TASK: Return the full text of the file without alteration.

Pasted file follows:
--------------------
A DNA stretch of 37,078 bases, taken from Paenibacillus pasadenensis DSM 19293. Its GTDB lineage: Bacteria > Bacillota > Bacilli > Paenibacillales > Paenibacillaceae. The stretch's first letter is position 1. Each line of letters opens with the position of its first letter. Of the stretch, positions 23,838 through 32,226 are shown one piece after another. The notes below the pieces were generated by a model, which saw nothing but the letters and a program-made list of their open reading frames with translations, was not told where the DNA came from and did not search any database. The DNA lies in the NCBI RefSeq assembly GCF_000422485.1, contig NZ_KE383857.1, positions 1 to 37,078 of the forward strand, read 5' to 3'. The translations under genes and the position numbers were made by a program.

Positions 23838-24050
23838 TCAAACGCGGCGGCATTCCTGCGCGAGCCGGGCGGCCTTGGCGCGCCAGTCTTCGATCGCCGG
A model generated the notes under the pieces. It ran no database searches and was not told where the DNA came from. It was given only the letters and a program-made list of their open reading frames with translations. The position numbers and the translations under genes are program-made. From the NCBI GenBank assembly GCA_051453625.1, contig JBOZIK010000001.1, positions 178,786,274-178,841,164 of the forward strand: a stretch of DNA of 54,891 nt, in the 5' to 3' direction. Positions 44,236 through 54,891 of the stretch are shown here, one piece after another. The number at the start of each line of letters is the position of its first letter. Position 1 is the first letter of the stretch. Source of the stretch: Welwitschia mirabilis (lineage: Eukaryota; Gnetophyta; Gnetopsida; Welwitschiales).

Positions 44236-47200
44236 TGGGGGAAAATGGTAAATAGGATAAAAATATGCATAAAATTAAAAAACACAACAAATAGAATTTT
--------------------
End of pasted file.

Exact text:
A DNA stretch of 37,078 bases, taken from Paenibacillus pasadenensis DSM 19293. Its GTDB lineage: Bacteria > Bacillota > Bacilli > Paenibacillales > Paenibacillaceae. The stretch's first letter is position 1. Each line of letters opens with the position of its first letter. Of the stretch, positions 23,838 through 32,226 are shown one piece after another. The notes below the pieces were generated by a model, which saw nothing but the letters and a program-made list of their open reading frames with translations, was not told where the DNA came from and did not search any database. The DNA lies in the NCBI RefSeq assembly GCF_000422485.1, contig NZ_KE383857.1, positions 1 to 37,078 of the forward strand, read 5' to 3'. The translations under genes and the position numbers were made by a program.

Positions 23838-24050
23838 TCAAACGCGGCGGCATTCCTGCGCGAGCCGGGCGGCCTTGGCGCGCCAGTCTTCGATCGCCGG
A model generated the notes under the pieces. It ran no database searches and was not told where the DNA came from. It was given only the letters and a program-made list of their open reading frames with translations. The position numbers and the translations under genes are program-made. From the NCBI GenBank assembly GCA_051453625.1, contig JBOZIK010000001.1, positions 178,786,274-178,841,164 of the forward strand: a stretch of DNA of 54,891 nt, in the 5' to 3' direction. Positions 44,236 through 54,891 of the stretch are shown here, one piece after another. The number at the start of each line of letters is the position of its first letter. Position 1 is the first letter of the stretch. Source of the stretch: Welwitschia mirabilis (lineage: Eukaryota; Gnetophyta; Gnetopsida; Welwitschiales).

Positions 44236-47200
44236 TGGGGGAAAATGGTAAATAGGATAAAAATATGCATAAAATTAAAAAACACAACAAATAGAATTTT